It was a multi-medal day for the Canadian Paralympic Team at the PyeongChang 2018 Paralympic Winter Games on Tuesday, as Mollie Jepsen (West Vancouver, BC), Alana Ramsay (Calgary, AB), and Mark Arendz (Hartsville, PEI) captured a gold and two bronze medals. Canada sits fifth in total medals with 10 through four days of action.
|Gold – 4||Silver – 1||Bronze – 5||TOTAL – 10|
TOP HIGHLIGHTS OF THE DAY:
- Mollie Jepsen, who was the first Canadian to clinch a medal back on day one of the Games, added a gold medal to her resume with a win in the women’s standing Super Combined event, which sees racers compete in both a Super-G and Slalom run in the same day. Though Jepsen has competed in both disciplines before, it was her first time racing them together in the Super Combined. At only 18 years of age, Jepsen has emerged as a rising star and now has two medals – a gold and a bronze in the downhill – at her first Paralympic Games.
“Because I’ve never raced in a super combined, the expectations were quite low, which I think took the pressure off. Before I left the start, the only words going through my head were ‘be aggressive’. I knew that if I just kept the tempo up, I could potentially do it.” – Mollie Jepsen
- Alana Ramsay joined her compatriot on the podium as she claimed a bronze medal in the same Super Combined event. It’s the 23-year-old’s second third-place finish in PyeongChang as she also earlier reached the podium in the Super-G for her first Paralympic medal.
“This one feels really good. After Super-G the other day, I felt really confident with my skills and on the hill. Going down the hill, I could feel that confidence showing through. I had a really good training day yesterday, and I brought that into today. That’s what helped out.” – Alana Ramsay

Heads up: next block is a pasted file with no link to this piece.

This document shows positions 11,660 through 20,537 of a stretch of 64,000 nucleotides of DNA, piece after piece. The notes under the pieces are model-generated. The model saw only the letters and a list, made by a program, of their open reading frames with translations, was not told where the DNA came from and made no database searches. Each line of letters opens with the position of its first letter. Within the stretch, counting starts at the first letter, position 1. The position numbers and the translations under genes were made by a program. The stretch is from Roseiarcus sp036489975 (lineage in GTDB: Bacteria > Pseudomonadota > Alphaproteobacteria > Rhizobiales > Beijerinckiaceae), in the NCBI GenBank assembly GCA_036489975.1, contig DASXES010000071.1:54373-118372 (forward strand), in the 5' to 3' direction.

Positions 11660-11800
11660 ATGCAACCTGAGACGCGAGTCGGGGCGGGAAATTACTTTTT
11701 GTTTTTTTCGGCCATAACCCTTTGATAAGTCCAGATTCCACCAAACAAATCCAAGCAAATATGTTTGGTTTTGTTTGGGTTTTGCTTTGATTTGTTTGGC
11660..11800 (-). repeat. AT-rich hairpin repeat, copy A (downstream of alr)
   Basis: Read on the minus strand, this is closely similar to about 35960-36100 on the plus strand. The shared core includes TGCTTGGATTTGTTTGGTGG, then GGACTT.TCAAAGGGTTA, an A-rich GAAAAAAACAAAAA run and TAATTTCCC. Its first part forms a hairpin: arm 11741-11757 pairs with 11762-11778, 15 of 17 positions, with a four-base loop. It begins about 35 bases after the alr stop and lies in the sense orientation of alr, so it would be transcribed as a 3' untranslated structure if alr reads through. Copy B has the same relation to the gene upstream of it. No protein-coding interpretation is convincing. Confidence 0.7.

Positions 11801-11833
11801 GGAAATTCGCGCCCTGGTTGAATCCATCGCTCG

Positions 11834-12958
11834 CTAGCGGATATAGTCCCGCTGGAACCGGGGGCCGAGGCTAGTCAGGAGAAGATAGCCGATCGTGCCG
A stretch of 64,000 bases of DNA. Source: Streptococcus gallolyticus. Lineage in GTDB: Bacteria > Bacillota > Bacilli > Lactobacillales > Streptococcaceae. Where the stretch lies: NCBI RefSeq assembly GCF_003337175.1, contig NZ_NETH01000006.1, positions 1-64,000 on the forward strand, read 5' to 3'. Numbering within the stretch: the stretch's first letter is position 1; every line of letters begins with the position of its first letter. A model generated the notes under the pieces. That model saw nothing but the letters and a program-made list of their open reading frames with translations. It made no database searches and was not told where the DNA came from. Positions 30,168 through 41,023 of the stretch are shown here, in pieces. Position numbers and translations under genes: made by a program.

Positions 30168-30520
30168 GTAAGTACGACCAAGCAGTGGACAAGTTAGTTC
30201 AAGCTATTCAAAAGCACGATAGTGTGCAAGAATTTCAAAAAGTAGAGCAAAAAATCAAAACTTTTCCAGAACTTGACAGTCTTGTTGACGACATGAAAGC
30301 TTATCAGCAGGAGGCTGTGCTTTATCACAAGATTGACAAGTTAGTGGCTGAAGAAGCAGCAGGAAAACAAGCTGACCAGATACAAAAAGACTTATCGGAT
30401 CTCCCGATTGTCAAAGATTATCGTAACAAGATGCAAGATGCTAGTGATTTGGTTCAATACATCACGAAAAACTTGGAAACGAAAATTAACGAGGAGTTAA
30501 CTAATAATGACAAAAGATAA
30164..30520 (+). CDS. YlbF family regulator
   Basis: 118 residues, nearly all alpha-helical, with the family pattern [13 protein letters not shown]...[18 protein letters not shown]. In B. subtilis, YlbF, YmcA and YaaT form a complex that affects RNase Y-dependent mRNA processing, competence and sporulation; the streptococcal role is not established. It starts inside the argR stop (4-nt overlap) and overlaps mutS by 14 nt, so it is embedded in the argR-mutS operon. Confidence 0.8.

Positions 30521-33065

- Mark Arendz won his second medal of the Games, grabbing bronze in the 12.5KM men’s standing biathlon. He also placed third in the same event at Sochi 2014 and now has four Paralympic medals through two Games (two silver and two bronze). On Tuesday, Arendz led for part of the race but gave up his lead with two kilometres to go following a missed target. He’ll have more opportunities to add to his medal count with four races left across biathlon and cross-country in PyeongChang.
“I knew there were some tired guys, so I went for it from the start and tried to put some pressure on. I decided in that last bout (of shooting) to go for it all, throw it down, and go for the win. Unfortunately, I had the one miss and it made it a tight and interesting race.” – Mark Arendz
“I ran out of energy at the end. I am really happy with my race and it is another medal for Canada. I know everything is going well. I just need that last little tweak to finally win one.” – Mark Arendz
- Brittany Hudak (Prince Albert, SK) gave Canada its top finish in women’s biathlon, coming in fifth in the standing 10KM event.
- It was a nail biting day for the Canadian wheelchair curling team but they came out of it with two well-deserved wins. First, Canada posted a thrilling comeback to open the day. Down 5-1 after four ends to China, the Canadians then scored seven unanswered points to take the 8-5 victory. China had entered the match-up as the only undefeated team in the competition so far. Skip Mark Ideson (London, ON) and his team then pulled off a 6-5 extra-end triumph over the United States. After four days of play, Canada’s curlers now have a 5-2 record.
“It was a fun game. We don’t get down on each other on this team. There may be one player having a bad game, but we know how to pick each other up. It’s a pretty cool thing to be part of.” – Mark Ideson on the win over the U.S.